For finishing, machinists will typically choose 45° bits as the shallower cutting edges attack the material more aggressively. Chip removal is okay, but axial tension is higher. Speed Tiger has developed a wide array of end mills for aluminum.
AP Square End Mill
For instance, the AP Square End Mill is a purpose-built aluminum cutting tool made by an ISO-9001 factory designed with a single flute for higher chip extraction. The exterior of the end mill is reinforced to add extra strength and durability in high-intensity applications.
AL Carbide Drill for Aluminum Applications
Speed Tiger also offers “N” products for non-ferrous applications (such as aluminum). The AL Carbide Drill for Aluminum Applications features a double-margin flute with a cutting edge on both the first and second blades. The design’s high rigidity improves smooth surface drilling and high-precision straight cutting while boosting chip removal. Speed Tiger also enhances accuracy by reducing the space between the drill tip and the start of the cutting blade.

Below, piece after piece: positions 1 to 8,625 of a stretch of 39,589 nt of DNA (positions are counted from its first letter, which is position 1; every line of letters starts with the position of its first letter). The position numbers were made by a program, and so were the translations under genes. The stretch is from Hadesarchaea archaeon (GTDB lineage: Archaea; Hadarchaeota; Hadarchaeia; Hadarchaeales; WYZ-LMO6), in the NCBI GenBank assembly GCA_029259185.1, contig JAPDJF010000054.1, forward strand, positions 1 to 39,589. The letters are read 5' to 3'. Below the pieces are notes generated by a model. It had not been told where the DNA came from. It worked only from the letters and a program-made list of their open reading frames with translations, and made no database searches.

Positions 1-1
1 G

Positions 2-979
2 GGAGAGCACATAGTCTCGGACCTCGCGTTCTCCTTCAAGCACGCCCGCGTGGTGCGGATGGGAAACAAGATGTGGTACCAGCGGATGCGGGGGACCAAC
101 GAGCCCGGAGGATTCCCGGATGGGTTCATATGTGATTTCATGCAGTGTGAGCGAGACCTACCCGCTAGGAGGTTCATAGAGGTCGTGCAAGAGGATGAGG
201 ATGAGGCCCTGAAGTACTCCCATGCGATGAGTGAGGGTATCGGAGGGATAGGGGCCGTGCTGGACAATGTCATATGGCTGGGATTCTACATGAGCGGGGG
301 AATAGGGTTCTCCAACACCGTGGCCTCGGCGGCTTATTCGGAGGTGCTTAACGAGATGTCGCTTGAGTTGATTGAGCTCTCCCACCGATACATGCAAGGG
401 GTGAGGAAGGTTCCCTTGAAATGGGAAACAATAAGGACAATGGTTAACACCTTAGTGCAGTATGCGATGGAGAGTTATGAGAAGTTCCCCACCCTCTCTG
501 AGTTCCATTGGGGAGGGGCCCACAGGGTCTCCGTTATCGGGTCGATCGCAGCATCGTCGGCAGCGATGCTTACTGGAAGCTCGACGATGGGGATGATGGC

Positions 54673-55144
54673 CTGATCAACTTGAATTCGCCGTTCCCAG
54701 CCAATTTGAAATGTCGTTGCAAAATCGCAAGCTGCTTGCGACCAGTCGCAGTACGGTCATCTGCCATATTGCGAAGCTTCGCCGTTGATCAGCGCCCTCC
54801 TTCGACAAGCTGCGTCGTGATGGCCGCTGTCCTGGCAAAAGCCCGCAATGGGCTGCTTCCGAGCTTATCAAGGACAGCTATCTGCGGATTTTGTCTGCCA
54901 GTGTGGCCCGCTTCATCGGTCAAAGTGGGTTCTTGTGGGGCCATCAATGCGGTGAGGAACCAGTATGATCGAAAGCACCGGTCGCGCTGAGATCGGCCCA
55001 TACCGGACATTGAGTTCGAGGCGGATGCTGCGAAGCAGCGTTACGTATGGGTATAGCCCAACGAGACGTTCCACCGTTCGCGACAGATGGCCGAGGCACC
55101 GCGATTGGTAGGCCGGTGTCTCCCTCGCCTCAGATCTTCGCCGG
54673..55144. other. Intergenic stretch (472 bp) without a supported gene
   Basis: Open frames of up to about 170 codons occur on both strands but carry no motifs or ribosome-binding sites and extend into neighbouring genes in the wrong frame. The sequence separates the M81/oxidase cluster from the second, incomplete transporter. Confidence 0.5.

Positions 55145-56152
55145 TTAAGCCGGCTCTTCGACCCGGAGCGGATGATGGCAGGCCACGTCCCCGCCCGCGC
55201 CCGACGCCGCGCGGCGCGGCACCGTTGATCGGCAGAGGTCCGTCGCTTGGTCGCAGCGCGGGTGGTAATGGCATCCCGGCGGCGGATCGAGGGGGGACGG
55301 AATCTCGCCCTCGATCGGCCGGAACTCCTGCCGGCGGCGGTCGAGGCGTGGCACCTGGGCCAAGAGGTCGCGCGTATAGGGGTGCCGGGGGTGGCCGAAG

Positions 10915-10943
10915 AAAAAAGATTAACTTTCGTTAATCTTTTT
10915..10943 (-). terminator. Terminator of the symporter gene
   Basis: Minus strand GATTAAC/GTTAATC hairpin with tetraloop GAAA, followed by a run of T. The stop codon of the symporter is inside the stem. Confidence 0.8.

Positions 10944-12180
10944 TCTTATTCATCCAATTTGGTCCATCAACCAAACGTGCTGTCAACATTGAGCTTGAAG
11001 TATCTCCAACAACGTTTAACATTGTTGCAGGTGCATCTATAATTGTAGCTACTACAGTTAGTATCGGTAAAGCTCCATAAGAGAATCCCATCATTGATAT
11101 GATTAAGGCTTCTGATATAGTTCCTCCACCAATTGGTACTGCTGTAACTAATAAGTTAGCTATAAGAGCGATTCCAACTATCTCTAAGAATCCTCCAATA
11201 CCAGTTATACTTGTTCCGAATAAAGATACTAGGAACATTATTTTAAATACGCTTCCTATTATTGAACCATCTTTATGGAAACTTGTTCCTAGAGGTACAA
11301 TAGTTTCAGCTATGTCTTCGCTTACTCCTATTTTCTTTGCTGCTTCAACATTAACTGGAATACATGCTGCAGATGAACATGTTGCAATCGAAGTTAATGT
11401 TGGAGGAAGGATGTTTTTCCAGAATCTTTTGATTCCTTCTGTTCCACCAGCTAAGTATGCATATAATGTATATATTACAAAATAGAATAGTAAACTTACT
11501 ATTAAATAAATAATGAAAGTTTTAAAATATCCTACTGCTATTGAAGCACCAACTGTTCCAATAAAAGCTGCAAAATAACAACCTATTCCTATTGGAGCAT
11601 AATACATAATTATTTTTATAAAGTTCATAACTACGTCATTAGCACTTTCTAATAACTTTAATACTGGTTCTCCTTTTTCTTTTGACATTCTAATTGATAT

ALC Carbide Drill for Aluminum Application
Speed Tiger's ALC Carbide Drill for Aluminum Application has the same double-margin cutting edge for high-precision straight cutting and smooth surface drilling as the AL. However, it also features a helpful coolant hole to keep temperatures down during high RPM applications. The improved margin-top position improves hole accuracy for both aluminum and copper alloy workpieces.
N-series drill bits are suitable for a wide range of aluminum and aluminum alloys, including A7075, AlZnCu1.5, AC, ADC, and A1070.
AUE High Feed U-Type for Aluminum Application
AUE High Feed U-Type, a sharp aluminum alloy tooth design applicable for roughing and finishing. With the special U-Type design, the material removal rate (MRR) and surface finishes are greatly improved due to effective chip removal at high rate. Strong tooth with double relief angles ensure an excellent production rates become 100% due to the improvement of tooth hardness.